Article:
The Cinema of Aki Kaurismäki: Contrarian Stories

Andrew Nestingen. The Cinema of Aki Kaurismäki: Contrarian Stories. New York: Columbia Univ. Press, 2013. Pp. viii + 174.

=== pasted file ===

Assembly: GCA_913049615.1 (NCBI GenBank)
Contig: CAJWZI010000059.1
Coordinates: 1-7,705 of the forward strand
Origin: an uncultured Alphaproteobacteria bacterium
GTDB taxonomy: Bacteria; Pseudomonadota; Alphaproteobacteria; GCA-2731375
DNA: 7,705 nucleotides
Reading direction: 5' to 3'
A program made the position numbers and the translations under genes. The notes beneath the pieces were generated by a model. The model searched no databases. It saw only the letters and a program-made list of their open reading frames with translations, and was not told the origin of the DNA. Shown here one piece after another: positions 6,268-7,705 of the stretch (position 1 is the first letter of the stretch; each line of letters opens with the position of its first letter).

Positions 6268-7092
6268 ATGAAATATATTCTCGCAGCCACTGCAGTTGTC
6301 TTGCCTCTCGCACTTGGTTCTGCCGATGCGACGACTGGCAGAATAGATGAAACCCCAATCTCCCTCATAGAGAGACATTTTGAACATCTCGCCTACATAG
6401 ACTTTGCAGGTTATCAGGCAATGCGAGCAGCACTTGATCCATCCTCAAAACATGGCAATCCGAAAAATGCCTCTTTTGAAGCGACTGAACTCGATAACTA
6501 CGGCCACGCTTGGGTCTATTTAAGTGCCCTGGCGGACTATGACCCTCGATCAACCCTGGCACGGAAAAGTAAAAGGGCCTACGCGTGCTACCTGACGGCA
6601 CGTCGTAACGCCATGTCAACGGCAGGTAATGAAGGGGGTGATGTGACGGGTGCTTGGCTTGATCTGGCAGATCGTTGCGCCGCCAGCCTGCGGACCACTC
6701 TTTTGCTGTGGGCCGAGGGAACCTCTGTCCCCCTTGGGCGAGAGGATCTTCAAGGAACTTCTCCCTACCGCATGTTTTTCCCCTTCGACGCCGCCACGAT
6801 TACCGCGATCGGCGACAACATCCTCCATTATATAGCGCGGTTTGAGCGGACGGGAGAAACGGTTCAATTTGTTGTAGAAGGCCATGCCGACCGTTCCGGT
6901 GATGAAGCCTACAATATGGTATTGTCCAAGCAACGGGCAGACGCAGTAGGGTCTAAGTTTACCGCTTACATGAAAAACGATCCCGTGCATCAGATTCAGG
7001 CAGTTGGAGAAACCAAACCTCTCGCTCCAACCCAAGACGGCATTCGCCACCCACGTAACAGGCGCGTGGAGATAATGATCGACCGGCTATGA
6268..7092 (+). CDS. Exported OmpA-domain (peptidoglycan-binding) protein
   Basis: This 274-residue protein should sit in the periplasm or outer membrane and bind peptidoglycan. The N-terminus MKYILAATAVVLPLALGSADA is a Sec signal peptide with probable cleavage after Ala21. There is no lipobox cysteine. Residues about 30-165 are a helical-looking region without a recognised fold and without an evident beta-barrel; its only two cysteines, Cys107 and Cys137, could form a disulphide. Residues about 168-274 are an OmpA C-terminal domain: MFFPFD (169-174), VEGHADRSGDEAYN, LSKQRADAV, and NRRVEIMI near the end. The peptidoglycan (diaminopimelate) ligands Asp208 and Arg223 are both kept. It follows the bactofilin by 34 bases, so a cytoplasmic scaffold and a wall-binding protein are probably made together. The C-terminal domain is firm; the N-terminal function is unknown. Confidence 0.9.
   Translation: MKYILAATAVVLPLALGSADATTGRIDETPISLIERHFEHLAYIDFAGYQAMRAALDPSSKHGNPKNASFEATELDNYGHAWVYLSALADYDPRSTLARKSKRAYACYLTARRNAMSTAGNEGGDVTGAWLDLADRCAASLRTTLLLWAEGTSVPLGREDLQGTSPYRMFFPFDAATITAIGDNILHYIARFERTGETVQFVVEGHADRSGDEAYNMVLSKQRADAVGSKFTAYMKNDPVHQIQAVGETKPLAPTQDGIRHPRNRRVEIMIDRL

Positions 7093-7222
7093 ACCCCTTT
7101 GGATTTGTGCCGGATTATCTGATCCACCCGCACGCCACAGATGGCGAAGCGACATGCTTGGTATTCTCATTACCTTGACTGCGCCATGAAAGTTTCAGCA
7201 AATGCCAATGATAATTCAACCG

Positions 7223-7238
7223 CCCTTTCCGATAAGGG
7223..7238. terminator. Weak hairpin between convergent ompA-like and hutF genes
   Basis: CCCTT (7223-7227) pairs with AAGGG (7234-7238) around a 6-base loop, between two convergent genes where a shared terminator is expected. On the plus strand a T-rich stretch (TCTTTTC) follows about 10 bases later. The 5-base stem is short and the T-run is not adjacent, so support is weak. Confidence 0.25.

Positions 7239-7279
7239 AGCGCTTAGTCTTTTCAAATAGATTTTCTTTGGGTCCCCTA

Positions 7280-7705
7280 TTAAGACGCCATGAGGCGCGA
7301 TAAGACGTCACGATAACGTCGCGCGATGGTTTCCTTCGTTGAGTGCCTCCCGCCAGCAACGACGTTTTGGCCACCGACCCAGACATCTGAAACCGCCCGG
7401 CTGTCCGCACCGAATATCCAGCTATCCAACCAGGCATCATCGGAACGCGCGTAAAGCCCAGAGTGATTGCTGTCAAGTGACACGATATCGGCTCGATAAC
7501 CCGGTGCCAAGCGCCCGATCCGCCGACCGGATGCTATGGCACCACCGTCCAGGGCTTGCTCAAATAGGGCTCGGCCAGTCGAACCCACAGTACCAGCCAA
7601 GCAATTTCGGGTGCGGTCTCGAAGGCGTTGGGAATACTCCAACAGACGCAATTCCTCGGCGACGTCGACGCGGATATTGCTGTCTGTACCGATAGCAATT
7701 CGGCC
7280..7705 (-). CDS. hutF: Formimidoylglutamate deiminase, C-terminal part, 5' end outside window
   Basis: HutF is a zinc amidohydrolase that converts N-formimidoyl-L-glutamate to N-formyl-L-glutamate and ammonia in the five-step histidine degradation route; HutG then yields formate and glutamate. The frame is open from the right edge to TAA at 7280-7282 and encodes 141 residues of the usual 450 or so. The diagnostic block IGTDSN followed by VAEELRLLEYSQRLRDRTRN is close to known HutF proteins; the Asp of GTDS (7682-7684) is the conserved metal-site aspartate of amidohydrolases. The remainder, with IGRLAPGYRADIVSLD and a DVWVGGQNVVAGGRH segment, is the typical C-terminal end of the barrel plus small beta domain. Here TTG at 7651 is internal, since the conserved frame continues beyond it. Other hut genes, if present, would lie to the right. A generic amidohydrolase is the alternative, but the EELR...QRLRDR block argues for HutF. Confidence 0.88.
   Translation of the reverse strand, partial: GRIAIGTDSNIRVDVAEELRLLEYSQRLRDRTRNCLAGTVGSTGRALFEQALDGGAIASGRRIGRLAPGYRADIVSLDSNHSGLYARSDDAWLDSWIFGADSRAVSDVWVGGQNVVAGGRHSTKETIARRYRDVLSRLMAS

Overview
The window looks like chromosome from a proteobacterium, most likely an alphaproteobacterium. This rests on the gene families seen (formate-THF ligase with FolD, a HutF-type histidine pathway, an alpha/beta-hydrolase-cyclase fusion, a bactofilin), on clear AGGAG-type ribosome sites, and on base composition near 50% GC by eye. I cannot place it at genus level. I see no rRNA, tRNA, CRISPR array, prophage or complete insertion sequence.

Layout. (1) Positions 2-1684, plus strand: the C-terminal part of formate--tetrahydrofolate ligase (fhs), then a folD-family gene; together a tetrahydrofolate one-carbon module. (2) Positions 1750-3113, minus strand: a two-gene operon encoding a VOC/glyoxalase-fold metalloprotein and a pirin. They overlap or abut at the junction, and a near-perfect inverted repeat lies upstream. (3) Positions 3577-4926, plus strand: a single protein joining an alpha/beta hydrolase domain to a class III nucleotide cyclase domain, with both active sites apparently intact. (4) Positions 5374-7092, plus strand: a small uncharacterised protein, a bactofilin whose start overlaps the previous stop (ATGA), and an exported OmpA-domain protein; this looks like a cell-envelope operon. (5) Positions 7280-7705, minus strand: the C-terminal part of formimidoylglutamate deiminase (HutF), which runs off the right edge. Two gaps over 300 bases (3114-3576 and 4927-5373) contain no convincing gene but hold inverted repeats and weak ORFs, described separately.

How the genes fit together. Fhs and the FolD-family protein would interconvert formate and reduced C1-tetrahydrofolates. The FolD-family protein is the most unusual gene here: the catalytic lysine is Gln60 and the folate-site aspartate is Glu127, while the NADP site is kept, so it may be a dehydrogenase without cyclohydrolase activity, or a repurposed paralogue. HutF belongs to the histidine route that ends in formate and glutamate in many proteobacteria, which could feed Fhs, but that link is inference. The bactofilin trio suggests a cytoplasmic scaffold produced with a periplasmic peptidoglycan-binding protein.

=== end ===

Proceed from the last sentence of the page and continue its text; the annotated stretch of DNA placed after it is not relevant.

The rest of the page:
Aki Kaurismäki is an enigma, an eminent auteur who claims his films are a joke. Since 1983, Kaurismäki has produced classically-styled films filled with cinephilic references to film history. He has earned an international art-house audience and many prizes, influencing such directors as Jim Jarmusch, Quentin Tarantino, and Wes Anderson. Yet Kaurismäki is often depicted as the loneliest, most nostalgic of Finns (except when he promotes his films, makes political statements, and runs his many businesses). He is also depicted as a bohemian known for outlandish actions and statements. The Cinema of Aki Kaurismäki is the first comprehensive English-language study of this eccentric director. Drawing on revisionist approaches to film authorship, the text links the filmmaker and his films to the stories and issues animating film aesthetics and history, nostalgia, late modernity, politics, commerce, film festivals, and national cinema.

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